Nine years ago on this date, August 29, 2005, Hurricane Katrina made landfall on the southeast Louisiana coastline and irrevocably changed the lives of thousands of residents, myself included. I won’t dwell on the specifics as they have been well-documented over the past years.
Since then, several documentaries and books have been made about the hurricane, specifically, the federal levees failure, the physical damage, the emotional effect on the residents, etc. Nine years later, I still find it very hard to watch or read any of these as it just hits too close to home. However, there are a couple of post-Katrina books that I cherish:
Spoiled – Tom Varisco
“Refrigerators of New Orleans go outside in the aftermath of Hurricane Katrina. And they have things to say.”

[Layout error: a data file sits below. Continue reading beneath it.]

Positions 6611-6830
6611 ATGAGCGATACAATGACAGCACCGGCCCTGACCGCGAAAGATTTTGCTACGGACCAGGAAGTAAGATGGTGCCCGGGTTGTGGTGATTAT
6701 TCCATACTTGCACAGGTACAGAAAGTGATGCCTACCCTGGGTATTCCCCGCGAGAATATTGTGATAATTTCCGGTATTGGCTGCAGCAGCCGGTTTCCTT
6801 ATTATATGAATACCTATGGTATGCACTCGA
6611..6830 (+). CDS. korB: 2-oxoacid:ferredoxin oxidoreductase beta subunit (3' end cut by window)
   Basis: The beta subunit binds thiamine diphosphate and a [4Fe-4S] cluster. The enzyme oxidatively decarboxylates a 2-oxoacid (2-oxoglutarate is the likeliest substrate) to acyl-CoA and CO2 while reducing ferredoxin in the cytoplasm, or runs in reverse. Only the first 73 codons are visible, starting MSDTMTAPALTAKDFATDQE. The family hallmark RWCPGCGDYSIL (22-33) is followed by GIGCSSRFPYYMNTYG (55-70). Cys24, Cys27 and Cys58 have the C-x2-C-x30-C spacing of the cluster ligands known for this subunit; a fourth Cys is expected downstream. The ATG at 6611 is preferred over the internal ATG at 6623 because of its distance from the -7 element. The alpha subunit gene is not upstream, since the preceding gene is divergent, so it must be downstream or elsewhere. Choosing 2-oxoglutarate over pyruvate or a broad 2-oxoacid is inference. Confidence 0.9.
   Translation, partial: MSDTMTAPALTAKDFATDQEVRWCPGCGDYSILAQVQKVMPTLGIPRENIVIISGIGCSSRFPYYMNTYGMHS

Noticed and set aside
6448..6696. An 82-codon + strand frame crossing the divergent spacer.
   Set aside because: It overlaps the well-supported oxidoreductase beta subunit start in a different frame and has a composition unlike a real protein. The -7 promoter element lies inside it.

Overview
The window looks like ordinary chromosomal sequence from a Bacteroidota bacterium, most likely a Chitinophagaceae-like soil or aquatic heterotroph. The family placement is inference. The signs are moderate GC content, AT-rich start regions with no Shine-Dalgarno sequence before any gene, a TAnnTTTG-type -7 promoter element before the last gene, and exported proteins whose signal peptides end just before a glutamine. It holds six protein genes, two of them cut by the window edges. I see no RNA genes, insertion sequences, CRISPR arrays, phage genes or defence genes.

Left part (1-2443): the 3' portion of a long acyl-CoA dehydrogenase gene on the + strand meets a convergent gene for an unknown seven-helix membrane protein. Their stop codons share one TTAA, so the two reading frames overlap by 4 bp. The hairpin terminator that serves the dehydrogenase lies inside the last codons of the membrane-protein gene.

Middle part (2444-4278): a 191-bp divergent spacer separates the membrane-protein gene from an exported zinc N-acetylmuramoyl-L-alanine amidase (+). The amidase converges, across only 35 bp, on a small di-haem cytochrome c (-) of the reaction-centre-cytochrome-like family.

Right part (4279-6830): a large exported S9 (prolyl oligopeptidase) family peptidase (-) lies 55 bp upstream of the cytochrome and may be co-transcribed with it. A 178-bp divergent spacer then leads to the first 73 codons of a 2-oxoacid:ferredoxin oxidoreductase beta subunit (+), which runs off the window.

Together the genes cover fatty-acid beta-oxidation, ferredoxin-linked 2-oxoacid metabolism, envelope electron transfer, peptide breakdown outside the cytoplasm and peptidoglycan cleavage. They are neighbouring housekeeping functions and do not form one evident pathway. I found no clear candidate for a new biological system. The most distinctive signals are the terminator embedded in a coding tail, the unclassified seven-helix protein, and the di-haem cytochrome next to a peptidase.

After the flood waters receded and residents were allowed back into the city, many returned to homes that were severely damaged and/or without power. If you experience a power outage, you’ll know that the food will keep in your refrigerator for several hours. However, it will not last for several weeks. Refrigerators full of rotten food were the first to be thrown out. This book is simply a collection of photographs of those refrigerators, patiently waiting to be picked up and disposed. The messages written on them reflect the resilience, ingenuity, and sense of humor of the people of New Orleans.
“New Orleans still unfolds itself to you in a sensual way. That was always her seductive forte, but it is different after the storm.”
The collection of stories in this book comprise most of the columns that Chris Rose wrote for The Times-Picayune between August 29, 2005 and New Years Day, 2006. It tells the stories of those who evacuated, stayed, died, survived. Some are tragic. Some are even funny. Regardless, these first person narratives clearly give you an indication of what life was like in post-Katrina New Orleans. Nine years later, this is still an emotional read for me; however, I am grateful that Chris Rose gave a voice to so many people who didn’t have one at that time.